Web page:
Item #3083 Traducion de los libros de Caio Plinio Secundo, de la Historia Natural de los animales. [BOUND WITH:]  Libro Nono de Caio Plinio Segundo, de la Historia Natural de los pescados del mar, de lagos, estanques y rios. Madrid, Pedro Madrigal, 1603. Gaius Plinius Secundus PLINY THE ELDER, Jerónimo Gómez de HUERTA, ed. and trans.
Traducion de los libros de Caio Plinio Secundo, de la Historia Natural de los animales. [BOUND WITH:] Libro Nono de Caio Plinio Segundo, de la Historia Natural de los pescados del mar, de lagos, estanques y rios. Madrid, Pedro Madrigal, 1603.
Traducion de los libros de Caio Plinio Secundo, de la Historia Natural de los animales. [BOUND WITH:] Libro Nono de Caio Plinio Segundo, de la Historia Natural de los pescados del mar, de lagos, estanques y rios. Madrid, Pedro Madrigal, 1603.
THE FIRST APPEARANCE OF PLINY’S BOOK IX ON THE ANIMALS OF THE SEA IN THE SPANISH LANGUAGE
Alcala, Justo Sanchez, 1602.

Traducion de los libros de Caio Plinio Secundo, de la Historia Natural de los animales. [BOUND WITH:] Libro Nono de Caio Plinio Segundo, de la Historia Natural de los pescados del mar, de lagos, estanques y rios. Madrid, Pedro Madrigal, 1603.

4to in 8s (19.5 x 14cm). [8], 334 (i.e. 318) ff.; [12], 156 ff. Numerous errors in foliation and signing in Traducion de los libros; clean 65mm tear on leaf A5 without loss; tear to lower right corner of leaf L7 with loss to a single letter of two words; misimpression over upper half of leaf 2G3 recto on account of paper flaw, making a few words difficult to read; small pale water stain on corner or gutter of a few leaves. Bound in contemporary flexible vellum, with ties partially present. Generally, a fresh, crisp and unsophisticated copy. Excellent.

Rare first Spanish edition of Book IX of Pliny’s Natural History devoted to fish, bound with the second edition (first 1599) of Books VII and VIII. All books are dedicated to King Philip III, with his armorial device on each titlepage. Their editor and translator, Jerónimo Gómez de Huerta (1573-1643), was physician to King Philip IV.

 With the exceptions of partial selections of this text by Pliny in earlier compilations (see Palau), Book IX constitutes the first appearance of this work on the animals of the sea in Spanish. It has a double dedication, to king Philip III, and to the Duque de Lerma, Marques de Denia, the most powerful political figure in Spain at the time. The text is preceded by an alphabetical index listing the fish and sea animals described in the book with their Spanish names, but also with special sections listing the names in Greek, Latin, Arabic, French and Italian. The text deals with fish, mammals (dolphins, orcas, whales, etc..), crustaceans, shellfish, and mollusks (sea urchins, oysters, etc..) large and small, inhabiting seas, oceans, lakes and rivers.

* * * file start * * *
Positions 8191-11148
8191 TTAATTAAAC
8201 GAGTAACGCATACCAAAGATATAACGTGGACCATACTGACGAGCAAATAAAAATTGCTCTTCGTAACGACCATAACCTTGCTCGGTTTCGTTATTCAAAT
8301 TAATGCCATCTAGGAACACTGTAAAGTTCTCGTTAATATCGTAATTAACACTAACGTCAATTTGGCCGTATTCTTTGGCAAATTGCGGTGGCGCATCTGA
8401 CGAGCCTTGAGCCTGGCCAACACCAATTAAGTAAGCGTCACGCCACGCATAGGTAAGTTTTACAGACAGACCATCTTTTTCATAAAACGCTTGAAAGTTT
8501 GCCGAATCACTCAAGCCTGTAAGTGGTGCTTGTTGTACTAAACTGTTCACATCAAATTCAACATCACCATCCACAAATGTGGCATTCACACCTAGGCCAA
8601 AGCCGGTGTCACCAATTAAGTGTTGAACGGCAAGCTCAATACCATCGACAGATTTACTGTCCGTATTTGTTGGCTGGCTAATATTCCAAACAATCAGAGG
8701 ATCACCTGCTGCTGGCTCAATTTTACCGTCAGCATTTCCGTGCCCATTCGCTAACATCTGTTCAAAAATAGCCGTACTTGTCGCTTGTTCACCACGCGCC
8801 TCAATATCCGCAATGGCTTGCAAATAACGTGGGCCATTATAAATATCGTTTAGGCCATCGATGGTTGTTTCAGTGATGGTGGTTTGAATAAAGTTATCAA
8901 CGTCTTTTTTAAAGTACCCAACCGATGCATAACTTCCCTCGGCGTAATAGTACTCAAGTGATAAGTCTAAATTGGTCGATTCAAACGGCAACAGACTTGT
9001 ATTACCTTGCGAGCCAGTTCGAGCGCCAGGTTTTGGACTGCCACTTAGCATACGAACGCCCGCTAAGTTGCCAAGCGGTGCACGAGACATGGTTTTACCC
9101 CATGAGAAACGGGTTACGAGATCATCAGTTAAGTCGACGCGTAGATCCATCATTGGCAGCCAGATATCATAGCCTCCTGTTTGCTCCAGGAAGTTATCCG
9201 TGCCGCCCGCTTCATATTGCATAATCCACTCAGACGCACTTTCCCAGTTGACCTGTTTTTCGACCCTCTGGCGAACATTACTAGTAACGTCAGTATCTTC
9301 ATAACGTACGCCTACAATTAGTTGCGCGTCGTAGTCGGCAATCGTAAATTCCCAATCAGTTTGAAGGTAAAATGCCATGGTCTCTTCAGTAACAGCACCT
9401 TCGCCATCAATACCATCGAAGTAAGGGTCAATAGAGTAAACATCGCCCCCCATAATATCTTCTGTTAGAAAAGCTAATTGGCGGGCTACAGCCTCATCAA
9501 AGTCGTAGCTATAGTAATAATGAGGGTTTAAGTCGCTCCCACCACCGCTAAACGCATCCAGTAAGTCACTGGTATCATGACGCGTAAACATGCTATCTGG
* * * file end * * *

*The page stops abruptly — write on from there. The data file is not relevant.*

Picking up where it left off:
Of specific interest are the detailed chapters on pearls (p.111 to 116, including details as how to fish them, the locations of the best pearls, and an amazing anecdote of Cleopatra and her pearls) and purpura ( p.116 to 119, with instructions on obtaining a royal purple dye and ink from the porphyria (murex) shell). Several entries include references to fish sauces which were served to enhance the taste —evidence for what was being cooked in Roman kitchens. “As a purveyor of information both scientific and nonscientific, Pliny holds a place of exceptional importance in the tradition and diffusion of Western culture”- (DSB).

 Popular among contemporary readers, Cervantes cited this vernacular translation by Huerta in his final and posthumous novel, Los trabajos de Persiles y Sigismunda, Historia setentrional (1617).

Bound first, Book VII, devoted to humankind, includes astute observations about infants, human development, and men’s characters, and Book VIII focuses on animals of the earth.

Pliny (AD 23-79) compiled his 37-book Natural History, an innovative encyclopedia of the whole of nature, motivated by his conviction that he was serving mankind and simultaneously saving the science of past ages from the forgetful indifference of the present: “Indeed, what is there that does not appear marvelous when it comes to our knowledge for the first time? How many things, too, are looked upon as quite impossible until they have been actually effected?” (Book VII, section 6). (DSB).

Palau consider Books VII and VIII and Book IX, respectively, to be separate publications, and the two works have different publishers. However, the presence of all three books in a contemporary binding in the present copy, and the apparent circulation of the three books in several institutional copies, irrespective of the date of the binding, suggest that they may have been issued together. In the dedication to Philip III in Book IX, the translator Huerta envisions a future publication containing additional separate books, but this project never saw the light of day. Instead, much later, Huerta completed a translation of all 37 books of Pliny, which was printed in Madrid in 1624-29. Francisco Hernández (1517-1587) produced a Spanish translation of Pliny several decades prior to Huerta, but he died before it could be published.

For the 1602 edition of Traducion de los libros (i.e., Books VII and VIII), OCLC lists U.S. holdings at the University of Cincinnati and the University of Pennsylvania (the 1599 edition is held by Harvard, the Hispanic Society and Indiana). For the first (1603) edition of Libro Nono (i.e., Book IX), OCLC indicates U.S. holdings at the University of Pennsylvania only.

* Palau y Dulcet, 229067 (Traducion de los libros, 1602) and 229068 (Libro Nono, 1603); Penny, p. 431 (1693); Perez Pastor 645 (1599) & 848 (1603); on Cervantes’ use of Huerta’s edition, see Juan Bautista Avalle-Arce, “Persiles and Allegory” in Cervantes: Bulletin of the Cervantes Society of America 10.1 (1990), pp. 7-16.

Price: $6,500.00